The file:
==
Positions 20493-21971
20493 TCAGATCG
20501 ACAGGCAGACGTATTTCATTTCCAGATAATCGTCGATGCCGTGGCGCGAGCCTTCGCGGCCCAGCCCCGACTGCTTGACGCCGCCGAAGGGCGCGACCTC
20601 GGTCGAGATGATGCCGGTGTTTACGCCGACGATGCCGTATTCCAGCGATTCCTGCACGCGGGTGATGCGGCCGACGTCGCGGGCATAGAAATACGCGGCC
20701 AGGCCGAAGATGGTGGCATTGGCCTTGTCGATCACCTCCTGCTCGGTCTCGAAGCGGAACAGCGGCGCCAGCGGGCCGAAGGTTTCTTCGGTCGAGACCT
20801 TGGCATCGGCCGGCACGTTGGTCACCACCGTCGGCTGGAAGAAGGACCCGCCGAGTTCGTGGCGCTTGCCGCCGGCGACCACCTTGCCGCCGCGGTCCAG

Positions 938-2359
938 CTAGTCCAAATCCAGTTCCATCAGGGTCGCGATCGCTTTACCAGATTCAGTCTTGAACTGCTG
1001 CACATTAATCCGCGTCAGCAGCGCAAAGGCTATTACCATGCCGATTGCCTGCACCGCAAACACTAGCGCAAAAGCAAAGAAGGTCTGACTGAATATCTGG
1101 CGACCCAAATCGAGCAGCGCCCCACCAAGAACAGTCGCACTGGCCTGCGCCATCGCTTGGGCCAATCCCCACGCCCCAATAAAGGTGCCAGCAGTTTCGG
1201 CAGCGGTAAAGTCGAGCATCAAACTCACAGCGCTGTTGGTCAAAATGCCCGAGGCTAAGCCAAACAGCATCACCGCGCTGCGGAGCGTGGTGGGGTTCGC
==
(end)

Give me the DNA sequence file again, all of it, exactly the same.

Positions 20493-21971
20493 TCAGATCG
20501 ACAGGCAGACGTATTTCATTTCCAGATAATCGTCGATGCCGTGGCGCGAGCCTTCGCGGCCCAGCCCCGACTGCTTGACGCCGCCGAAGGGCGCGACCTC
20601 GGTCGAGATGATGCCGGTGTTTACGCCGACGATGCCGTATTCCAGCGATTCCTGCACGCGGGTGATGCGGCCGACGTCGCGGGCATAGAAATACGCGGCC
20701 AGGCCGAAGATGGTGGCATTGGCCTTGTCGATCACCTCCTGCTCGGTCTCGAAGCGGAACAGCGGCGCCAGCGGGCCGAAGGTTTCTTCGGTCGAGACCT
20801 TGGCATCGGCCGGCACGTTGGTCACCACCGTCGGCTGGAAGAAGGACCCGCCGAGTTCGTGGCGCTTGCCGCCGGCGACCACCTTGCCGCCGCGGTCCAG

Positions 938-2359
938 CTAGTCCAAATCCAGTTCCATCAGGGTCGCGATCGCTTTACCAGATTCAGTCTTGAACTGCTG
1001 CACATTAATCCGCGTCAGCAGCGCAAAGGCTATTACCATGCCGATTGCCTGCACCGCAAACACTAGCGCAAAAGCAAAGAAGGTCTGACTGAATATCTGG
1101 CGACCCAAATCGAGCAGCGCCCCACCAAGAACAGTCGCACTGGCCTGCGCCATCGCTTGGGCCAATCCCCACGCCCCAATAAAGGTGCCAGCAGTTTCGG
1201 CAGCGGTAAAGTCGAGCATCAAACTCACAGCGCTGTTGGTCAAAATGCCCGAGGCTAAGCCAAACAGCATCACCGCGCTGCGGAGCGTGGTGGGGTTCGC